Research Papers:

Protective effects of alpha lipoic acid on radiation-induced salivary gland injury in rats

Jin Hyun Kim, Kyung Mi Kim, Myeong Hee Jung, Jung Hwa Jung, Ki Mun Kang, Bae Kwon Jeong, Jin Pyeong Kim, Jung Je Park and Seung Hoon Woo _

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Oncotarget. 2016; 7:29143-29153. https://doi.org/10.18632/oncotarget.8661

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Jin Hyun Kim1,2, Kyung Mi Kim3, Myeong Hee Jung1, Jung Hwa Jung2,4, Ki Mun Kang2,5, Bae Kwon Jeong2,5, Jin Pyeong Kim2,3, Jung Je Park2,3, Seung Hoon Woo2,3

1Biomedical Research Institute, Gyeongsang National University Hospital, Jinju, Gyeongnam, Republic of Korea

2Institute of Health Science, Jinju, Gyeongnam, Republic of Korea

3Department of Otolaryngology, Jinju, Gyeongnam, Republic of Korea

4Department of Internal Medicine, Jinju, Gyeongnam, Republic of Korea

5Department of Radiation Oncology, Gyeongsang National University School of Medicine and Gyeongsang National University Hospital, Jinju, Gyeongnam, Republic of Korea

Correspondence to:

Seung Hoon Woo, email: [email protected]

Keywords: alpha lipoic acid, salivary gland, radiation, Nox-2, complication

Received: December 27, 2015     Accepted: March 16, 2016     Published: April 09, 2016


Purpose: Radiation therapy is a treatment for patients with head and neck (HN) cancer. However, radiation exposure to the HN often induces salivary gland (SG) dysfunction. We investigated the effect of α-lipoic acid (ALA) on radiation-induced SG injury in rats.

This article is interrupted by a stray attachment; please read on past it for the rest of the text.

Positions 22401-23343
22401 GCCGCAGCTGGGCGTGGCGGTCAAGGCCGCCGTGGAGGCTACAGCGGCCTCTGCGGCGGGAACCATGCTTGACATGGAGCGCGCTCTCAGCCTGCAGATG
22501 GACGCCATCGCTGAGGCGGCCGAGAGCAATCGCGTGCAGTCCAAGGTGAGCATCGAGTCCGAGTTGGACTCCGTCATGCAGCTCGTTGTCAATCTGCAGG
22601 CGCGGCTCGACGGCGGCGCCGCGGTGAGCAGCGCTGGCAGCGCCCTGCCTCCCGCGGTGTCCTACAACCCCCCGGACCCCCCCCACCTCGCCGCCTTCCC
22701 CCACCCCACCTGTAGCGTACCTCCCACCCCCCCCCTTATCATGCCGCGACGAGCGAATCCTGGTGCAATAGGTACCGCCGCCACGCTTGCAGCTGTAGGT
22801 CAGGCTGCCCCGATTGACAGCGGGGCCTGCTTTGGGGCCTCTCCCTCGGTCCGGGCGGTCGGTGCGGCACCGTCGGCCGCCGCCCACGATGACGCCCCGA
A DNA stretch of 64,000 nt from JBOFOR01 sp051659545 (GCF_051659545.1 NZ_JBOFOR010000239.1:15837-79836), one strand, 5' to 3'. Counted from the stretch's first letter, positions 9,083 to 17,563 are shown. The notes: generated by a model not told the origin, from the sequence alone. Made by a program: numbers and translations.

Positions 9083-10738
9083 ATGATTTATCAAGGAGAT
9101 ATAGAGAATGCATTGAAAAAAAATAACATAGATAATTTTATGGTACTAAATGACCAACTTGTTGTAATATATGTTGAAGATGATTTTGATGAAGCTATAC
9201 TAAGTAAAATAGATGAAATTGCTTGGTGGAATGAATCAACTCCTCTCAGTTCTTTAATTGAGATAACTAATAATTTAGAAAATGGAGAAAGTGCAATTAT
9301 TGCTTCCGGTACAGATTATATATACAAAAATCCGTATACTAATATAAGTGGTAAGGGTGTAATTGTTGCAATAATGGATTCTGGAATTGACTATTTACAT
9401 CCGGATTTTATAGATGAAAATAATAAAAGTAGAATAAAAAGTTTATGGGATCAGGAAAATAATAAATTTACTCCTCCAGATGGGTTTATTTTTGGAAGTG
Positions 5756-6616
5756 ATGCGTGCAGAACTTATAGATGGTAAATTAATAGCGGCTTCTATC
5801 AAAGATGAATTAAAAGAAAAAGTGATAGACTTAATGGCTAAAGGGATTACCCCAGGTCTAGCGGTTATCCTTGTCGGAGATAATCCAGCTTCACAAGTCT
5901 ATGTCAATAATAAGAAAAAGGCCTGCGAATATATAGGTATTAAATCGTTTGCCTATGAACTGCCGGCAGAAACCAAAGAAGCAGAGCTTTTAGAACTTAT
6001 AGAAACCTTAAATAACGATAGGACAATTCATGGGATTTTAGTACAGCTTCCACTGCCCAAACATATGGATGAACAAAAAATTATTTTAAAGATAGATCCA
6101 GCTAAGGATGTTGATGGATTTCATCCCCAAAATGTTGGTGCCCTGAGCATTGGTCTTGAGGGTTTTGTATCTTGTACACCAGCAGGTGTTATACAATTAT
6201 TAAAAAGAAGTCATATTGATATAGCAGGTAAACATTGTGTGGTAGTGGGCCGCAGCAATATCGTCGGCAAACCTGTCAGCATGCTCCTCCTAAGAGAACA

Results: ALA preserved acinoductal integrity and acinar cell secretary function following irradiation. These results are related to the mechanisms by which ALA inhibits oxidative stress by inhibiting gp91 mRNA and 8-OHdG expression and apoptosis of acinar cells and ductal cells by inactivating MAPKs in the early period and expression of inflammation-related factors including NF-κB, IκB-α, and TGF-β1 and fibrosis in late irradiated SG. ALA effects began in the acute phase and persisted for at least 56 days after irradiation.

Materials and Methods: Rats were assigned to followings: control, ALA only (100 mg/kg, i.p.), irradiated, and ALA administered 24 h and 30 min prior to irradiation. The neck area including the SG was evenly irradiated with 2 Gy per minute (total dose, 18 Gy) using a photon 6-MV linear accelerator. Rats were killed at 4, 7, 28, and 56 days after radiation.

Conclusions: Our results show that ALA could be used to ameliorate radiation-induced SG injury in patients with HN cancer.

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